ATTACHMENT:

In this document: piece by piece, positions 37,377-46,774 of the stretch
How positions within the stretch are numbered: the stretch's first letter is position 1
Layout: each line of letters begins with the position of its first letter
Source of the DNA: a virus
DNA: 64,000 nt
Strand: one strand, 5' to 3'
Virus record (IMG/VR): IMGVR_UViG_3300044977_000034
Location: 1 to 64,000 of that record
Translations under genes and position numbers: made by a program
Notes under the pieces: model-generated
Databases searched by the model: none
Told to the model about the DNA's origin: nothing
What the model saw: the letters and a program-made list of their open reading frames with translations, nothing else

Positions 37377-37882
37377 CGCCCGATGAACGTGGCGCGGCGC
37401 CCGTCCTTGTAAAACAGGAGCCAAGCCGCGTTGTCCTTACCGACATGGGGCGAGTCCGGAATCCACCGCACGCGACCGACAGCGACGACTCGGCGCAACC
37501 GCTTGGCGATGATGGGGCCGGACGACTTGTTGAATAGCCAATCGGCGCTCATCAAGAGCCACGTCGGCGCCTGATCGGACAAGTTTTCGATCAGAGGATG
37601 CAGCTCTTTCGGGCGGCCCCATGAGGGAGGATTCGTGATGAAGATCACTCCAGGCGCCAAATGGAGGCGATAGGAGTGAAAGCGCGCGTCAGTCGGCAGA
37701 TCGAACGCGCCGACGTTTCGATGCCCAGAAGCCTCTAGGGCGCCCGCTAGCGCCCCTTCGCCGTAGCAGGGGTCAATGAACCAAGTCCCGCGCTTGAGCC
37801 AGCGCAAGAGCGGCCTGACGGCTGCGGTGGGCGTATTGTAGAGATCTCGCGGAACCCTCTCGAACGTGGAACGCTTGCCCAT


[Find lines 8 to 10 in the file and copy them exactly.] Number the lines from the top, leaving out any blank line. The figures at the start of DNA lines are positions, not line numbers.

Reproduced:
Location: 1 to 64,000 of that record
Translations under genes and position numbers: made by a program
Notes under the pieces: model-generated